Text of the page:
The Andromeda Galaxy (or Andromeda, M 31, NGC 224) is a spiral galaxy type Sb, the largest Galaxy of the local group. It is the nearest large galaxy to the Milky Way Galaxy. The Andromeda Galaxy contains roughly 1 trillion stars that 2.5-5 times more than in the Milky Way. It is located in the constellation of Andromeda and become separated from the Earth at a distance of 2.52 million light years. The plane of the Galaxy is inclined at an angle of 15°, its apparent size is 3.2 × 1.0°, apparent magnitude is +3, 4 m.
Use free sample research paper on the topic to learn that the first written mention of the Andromeda Galaxy was written in the Catalogue by Azophi, the Persian astronomer, in 946. The first description of the object based on telescopic observation was given by German astronomer Simon Marius in 1612. When creating his famous catalogue, Charles Messier catalogued the object under the definition of M 31, mistakenly attributing its discovery to Marius. In 1785, William Herschel noted little red speck in the center of M 31. He believed the galaxy to be the nearest of all the nebulae, and calculated the distance to it (entirely untrue), equivalent to 2000 distances between the Sun and Sirius.
In 1864, William Huggins, observed the spectrum of M 31, found that it differed from a gaseous nebulae. The data indicated that M 31 consisted of many individual stars. On this basis, Huggins assumed star nature of the object, which was confirmed in the following years.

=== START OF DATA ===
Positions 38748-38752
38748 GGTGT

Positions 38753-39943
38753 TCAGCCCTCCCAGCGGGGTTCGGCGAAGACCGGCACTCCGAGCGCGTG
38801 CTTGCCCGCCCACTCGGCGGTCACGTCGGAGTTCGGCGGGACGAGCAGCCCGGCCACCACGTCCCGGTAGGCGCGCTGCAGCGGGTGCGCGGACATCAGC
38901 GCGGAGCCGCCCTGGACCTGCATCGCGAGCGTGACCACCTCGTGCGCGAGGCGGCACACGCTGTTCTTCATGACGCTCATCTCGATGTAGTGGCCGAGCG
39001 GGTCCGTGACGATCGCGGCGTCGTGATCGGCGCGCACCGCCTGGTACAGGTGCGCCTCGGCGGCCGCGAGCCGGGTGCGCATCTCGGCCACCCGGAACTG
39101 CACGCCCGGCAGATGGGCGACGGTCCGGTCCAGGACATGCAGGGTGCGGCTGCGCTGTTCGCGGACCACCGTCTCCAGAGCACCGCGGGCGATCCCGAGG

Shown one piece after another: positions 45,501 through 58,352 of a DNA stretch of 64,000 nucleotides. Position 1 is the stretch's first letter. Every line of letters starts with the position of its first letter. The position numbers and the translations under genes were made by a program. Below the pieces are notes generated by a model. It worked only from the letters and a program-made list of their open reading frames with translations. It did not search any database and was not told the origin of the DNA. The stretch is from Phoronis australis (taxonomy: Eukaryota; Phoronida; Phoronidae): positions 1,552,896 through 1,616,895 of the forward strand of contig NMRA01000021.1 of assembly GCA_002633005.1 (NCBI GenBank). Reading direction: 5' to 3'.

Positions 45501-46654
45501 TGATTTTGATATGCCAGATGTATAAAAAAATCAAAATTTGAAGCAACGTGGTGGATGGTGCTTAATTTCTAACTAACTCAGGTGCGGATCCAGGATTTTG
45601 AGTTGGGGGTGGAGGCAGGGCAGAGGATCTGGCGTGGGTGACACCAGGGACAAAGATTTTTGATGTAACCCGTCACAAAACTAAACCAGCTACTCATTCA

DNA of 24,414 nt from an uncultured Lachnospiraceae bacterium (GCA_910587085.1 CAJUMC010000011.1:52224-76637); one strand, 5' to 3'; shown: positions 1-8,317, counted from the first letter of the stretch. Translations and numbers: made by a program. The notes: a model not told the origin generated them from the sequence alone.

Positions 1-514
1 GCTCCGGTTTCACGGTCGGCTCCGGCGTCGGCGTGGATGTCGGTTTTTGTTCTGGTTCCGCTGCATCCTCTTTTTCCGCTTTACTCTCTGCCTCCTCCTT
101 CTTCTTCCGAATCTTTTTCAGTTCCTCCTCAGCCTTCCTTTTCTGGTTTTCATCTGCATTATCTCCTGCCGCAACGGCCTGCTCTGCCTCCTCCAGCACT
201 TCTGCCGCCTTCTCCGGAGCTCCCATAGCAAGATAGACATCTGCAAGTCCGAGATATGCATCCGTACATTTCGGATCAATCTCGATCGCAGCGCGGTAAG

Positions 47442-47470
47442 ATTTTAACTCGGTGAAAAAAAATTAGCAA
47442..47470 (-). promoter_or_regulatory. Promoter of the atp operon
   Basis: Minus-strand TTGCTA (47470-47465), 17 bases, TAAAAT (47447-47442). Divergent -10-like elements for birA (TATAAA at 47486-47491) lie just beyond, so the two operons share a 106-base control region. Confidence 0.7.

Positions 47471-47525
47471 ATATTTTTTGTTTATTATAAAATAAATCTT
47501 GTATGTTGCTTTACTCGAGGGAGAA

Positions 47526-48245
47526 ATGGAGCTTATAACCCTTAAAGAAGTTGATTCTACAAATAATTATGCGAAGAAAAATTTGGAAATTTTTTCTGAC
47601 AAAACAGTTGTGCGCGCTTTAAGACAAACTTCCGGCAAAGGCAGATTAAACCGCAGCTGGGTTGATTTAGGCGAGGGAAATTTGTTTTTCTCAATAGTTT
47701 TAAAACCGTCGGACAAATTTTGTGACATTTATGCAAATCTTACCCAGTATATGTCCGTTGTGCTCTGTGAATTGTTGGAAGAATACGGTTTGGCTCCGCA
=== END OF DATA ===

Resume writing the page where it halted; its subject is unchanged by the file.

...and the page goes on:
In 1885, in the Galaxy a Supernova SN 1885A was born, in astronomical literature known as S Andromedae. For the record, this is still the only such event registered in M 31.
The first pictures of the Galaxy was made by the Welsh astronomer Isaac Roberts in 1887. Using his own small astronomy dome in Sussex, he managed to take a shot of M 31 and was the first who saw the spiral structure of the object. However, at that time, it was still commonly believed that M 31 belongs to our Galaxy, and Roberts mistakenly believed it to be another solar systems being formed, with the satellite nascent planets.
The Galaxy’s radial velocity was identified by the American astronomer Vesto Slipher in 1912, Using spectral analysis, he figured that M 31 moves toward the Sun with unheard for known astronomical objects of the time speed: about 300 km/s.
Specialists of the Harvard-Smithsonian Center for Astrophysics, analyzed the results of 10 years of observation of M 31 using the orbiting Observatory Chandra, discovered that the glow of matter, falling in the core of the Andromeda Galaxy, was dim before January 6, 2006, when there was an outbreak, increasing the M 31 brightness in x-rays range in 100 times. After this the brightness has decreased, but still remained 10 times more powerful than in 2006.
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